Evid Based Nurs 9:14 doi:10.1136/ebn.9.1.14
  • Treatment

Multisystemic therapy improved adherence to blood glucose testing in adolescents with type 1 diabetes

 Q Does multisystemic therapy increase adherence to blood glucose testing and insulin use, improve metabolic control, and reduce hospital use in adolescents with type 1 diabetes and chronically poor metabolic control?



randomised controlled trial.




blinded (assessor of reason for hospital visit, {data collectors, and data analysts}*).

GraphicFollow up period:

7 months.


a diabetes clinic in a tertiary care children’s hospital in Detroit, Michigan, USA.


127 English speaking adolescents who were 10–17 years of age (mean age 13 y, 51% girls, 63% African-American) and had type 1 diabetes for ⩾1 year (mean 5 y), an average HbA1c concentration ⩾8% in the previous year, and a most recent HbA1c concentration ⩾8%. Adolescents with moderate to severe mental retardation or psychosis were excluded.


64 adolescents were allocated to multisystemic therapy plus standard medical care (quarterly medical visits to a diabetes clinic, with care from a multidisciplinary team). Multisystemic therapy consisted of intensive, family centred, community based treatment originally designed for adolescents with serious antisocial behaviour. A trained therapist tailored treatment goals and interventions to adherence problems within the family system, peer network, and community systems. Intervention techniques were selected from an evidence-based menu that included cognitive behaviour therapy, parent training, and behavioural family systems therapy. The therapist met with the family 2–3 times per week until treatment goals were met (approximately 6 mo). 63 adolescents were allocated to standard medical care alone. Randomisation was stratified by baseline HbA1c concentration.


change from baseline in HbA1c concentration; frequency of blood glucose testing (based on average daily blood glucose meter use from the previous 14 d and 24 Hour Recall Interview); insulin and dietary adherence (24 Hour Recall Interview); and diabetes related emergency department visits and hospital admissions in the previous 6 months (from hospital records).

GraphicPatient follow up:

87% of patients completed the follow up assessment; all patients were included in the intention to treat analysis, assuming no change from baseline for those without follow up.


At 7 months, the multisystemic therapy group had more improvement than the standard care group in frequency of blood glucose monitoring based on the 24 Hour Recall Interview (p = 0.01 for group × time interaction) and blood glucose meter readings (p = 0.001); and a greater reduction in hospital admissions (p = 0.01). The groups did not differ for changes in HbA1c concentrations (p = 0.09), insulin adherence (p = 0.17), dietary adherence (p = 0.85), or emergency department visits (p = 0.10).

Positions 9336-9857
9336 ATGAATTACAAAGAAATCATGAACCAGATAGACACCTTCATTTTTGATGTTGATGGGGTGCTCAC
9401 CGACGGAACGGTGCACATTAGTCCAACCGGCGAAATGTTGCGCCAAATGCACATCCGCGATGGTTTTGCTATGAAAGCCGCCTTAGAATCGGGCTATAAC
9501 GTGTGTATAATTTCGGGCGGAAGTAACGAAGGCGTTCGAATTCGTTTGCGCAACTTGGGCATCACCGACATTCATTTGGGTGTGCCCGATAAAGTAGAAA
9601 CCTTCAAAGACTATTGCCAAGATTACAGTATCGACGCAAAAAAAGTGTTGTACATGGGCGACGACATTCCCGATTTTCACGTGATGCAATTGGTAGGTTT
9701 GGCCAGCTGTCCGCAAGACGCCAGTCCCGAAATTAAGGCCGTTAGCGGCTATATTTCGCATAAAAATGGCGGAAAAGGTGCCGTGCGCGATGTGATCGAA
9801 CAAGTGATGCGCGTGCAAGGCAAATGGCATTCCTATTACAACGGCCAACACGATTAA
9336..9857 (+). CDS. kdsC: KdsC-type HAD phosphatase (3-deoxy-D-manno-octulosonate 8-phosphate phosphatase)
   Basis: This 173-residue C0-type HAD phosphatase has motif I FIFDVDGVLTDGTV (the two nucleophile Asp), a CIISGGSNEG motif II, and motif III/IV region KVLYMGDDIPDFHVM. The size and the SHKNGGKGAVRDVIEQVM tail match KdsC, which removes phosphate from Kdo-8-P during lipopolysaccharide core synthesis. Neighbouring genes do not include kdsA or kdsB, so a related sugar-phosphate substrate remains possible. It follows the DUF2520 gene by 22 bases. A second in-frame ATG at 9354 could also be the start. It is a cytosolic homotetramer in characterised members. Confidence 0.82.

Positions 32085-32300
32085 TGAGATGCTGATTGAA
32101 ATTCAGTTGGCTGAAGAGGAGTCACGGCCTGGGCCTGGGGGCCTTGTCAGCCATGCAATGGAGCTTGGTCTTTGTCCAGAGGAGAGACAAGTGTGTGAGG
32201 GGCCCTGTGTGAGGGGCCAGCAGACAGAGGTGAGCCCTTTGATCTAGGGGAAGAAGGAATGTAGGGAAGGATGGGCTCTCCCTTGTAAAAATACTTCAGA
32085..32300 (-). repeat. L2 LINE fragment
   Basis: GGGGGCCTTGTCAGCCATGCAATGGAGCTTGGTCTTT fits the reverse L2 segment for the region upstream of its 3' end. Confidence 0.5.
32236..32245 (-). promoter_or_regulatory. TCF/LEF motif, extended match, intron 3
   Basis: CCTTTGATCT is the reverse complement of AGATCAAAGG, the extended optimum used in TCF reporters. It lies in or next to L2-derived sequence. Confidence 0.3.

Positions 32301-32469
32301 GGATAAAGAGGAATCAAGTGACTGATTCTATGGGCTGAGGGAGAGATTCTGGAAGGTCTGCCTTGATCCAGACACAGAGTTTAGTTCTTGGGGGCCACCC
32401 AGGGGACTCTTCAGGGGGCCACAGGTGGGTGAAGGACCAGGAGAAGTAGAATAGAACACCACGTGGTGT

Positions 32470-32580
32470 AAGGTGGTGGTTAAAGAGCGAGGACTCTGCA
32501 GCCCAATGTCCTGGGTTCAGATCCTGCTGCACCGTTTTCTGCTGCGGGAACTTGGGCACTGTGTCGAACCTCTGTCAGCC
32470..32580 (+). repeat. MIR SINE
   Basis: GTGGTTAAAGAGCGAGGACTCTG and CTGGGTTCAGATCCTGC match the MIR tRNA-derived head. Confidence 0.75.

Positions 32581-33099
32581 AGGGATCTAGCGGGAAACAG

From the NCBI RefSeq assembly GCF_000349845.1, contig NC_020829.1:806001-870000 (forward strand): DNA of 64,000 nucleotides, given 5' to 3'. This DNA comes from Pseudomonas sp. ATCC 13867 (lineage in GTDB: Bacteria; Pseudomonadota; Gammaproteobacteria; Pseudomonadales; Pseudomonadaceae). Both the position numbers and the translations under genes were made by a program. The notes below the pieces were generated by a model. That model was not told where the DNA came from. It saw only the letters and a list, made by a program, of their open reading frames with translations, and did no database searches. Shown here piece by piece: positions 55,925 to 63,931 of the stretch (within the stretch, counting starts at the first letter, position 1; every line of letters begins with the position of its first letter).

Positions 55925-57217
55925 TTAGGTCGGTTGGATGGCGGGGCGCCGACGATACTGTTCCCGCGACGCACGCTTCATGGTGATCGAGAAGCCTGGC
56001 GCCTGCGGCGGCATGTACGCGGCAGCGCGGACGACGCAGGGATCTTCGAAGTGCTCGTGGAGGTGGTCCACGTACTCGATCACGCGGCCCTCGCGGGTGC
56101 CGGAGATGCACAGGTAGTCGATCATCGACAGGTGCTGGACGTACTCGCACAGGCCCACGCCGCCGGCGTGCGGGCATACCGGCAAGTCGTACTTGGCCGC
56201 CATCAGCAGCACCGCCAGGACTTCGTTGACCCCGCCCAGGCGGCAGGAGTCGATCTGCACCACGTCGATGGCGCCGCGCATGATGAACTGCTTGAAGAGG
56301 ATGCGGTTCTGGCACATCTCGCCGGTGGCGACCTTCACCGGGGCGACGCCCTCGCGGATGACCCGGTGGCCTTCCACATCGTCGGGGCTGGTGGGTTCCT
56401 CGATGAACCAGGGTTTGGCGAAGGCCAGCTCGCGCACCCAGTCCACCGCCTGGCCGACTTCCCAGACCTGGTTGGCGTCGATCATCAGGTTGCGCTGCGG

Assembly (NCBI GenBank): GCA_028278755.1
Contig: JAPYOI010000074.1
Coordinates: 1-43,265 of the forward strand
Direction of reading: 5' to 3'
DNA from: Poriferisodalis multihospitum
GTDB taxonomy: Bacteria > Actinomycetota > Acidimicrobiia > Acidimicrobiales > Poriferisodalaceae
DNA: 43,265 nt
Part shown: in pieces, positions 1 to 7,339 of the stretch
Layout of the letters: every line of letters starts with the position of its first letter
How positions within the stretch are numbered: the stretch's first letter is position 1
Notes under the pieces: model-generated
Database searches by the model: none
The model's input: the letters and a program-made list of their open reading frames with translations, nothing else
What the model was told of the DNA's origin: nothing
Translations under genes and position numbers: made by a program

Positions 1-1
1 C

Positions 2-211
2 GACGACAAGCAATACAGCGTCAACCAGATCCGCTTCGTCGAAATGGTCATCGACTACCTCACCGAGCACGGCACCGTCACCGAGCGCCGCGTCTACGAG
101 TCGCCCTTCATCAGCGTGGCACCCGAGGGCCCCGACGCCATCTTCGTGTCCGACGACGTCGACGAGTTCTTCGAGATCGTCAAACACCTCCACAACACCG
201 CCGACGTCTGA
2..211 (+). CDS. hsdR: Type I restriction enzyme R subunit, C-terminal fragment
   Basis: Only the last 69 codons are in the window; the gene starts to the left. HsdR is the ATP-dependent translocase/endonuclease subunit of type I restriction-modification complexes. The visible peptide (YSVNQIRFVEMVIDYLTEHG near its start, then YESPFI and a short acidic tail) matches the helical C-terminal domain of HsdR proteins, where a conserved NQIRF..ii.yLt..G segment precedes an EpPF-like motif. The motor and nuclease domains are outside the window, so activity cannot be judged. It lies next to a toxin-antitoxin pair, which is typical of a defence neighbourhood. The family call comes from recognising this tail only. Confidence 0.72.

Multisystemic therapy plus standard care improved adherence to blood glucose testing and reduced hospital admissions more than standard care alone in adolescents with type 1 diabetes and chronically poor metabolic control; it did not improve metabolic control.


  1. Barbara L Paterson, RN, PhD
  1. University of New Brunswick
 Fredericton, New Brunswick, Canada

      The few existing intervention studies aimed at improving metabolic control in adolescents with diabetes have been limited by focusing only on the individual and his/her behaviour. The study by Ellis et al is one of few such studies to consider contextual factors that can support adolescents’ attempts to achieve metabolic control in diabetes management.

      The intervention was based on multisystemic therapy. It included trained counsellors, quality assurance monitoring, consideration of mental health issues, and education/counselling of adolescents and their families. Although the intervention appears intensive and expensive in the short term, it significantly improved the frequency of blood glucose monitoring and decreased hospital admissions.

      The study has several implications for nurses in the fields of diabetes, chronic illness, and adolescent health. Firstly, it points to the need to consider how external systems, such as peers and school, can support or negate an adolescent’s illness management goals. This means that nurses who counsel adolescents with chronic illness should be prepared to discuss the influence of their families, schools, and the broader community in achieving effective self management of the disease. Interviews of adolescents with diabetes can help nurses to identify those at risk of inadequate metabolic control who lack sufficient system-wide support. Secondly, the researchers described the intervention in such a way as to provide practical advice to clinicians wishing to engage family, school, and community in the support of an adolescent’s illness related goals. For example, they proposed that clinicians work with school personnel to identify a private location in the school for adolescents with diabetes to check their blood glucose concentrations. Finally, the study provides evidence that interventions to promote healthy practices among adolescents with chronic disease must be based within the context of the real world of adolescents.


      • * Information provided by author.

      • For correspondence: Dr D A Ellis, Department of Child Psychiatry and Psychology, Children’s Hospital of Michigan, Detroit, MI, USA. dellis{at}

      • Source of funding: National Institute of Diabetes and Digestive and Kidney Diseases.

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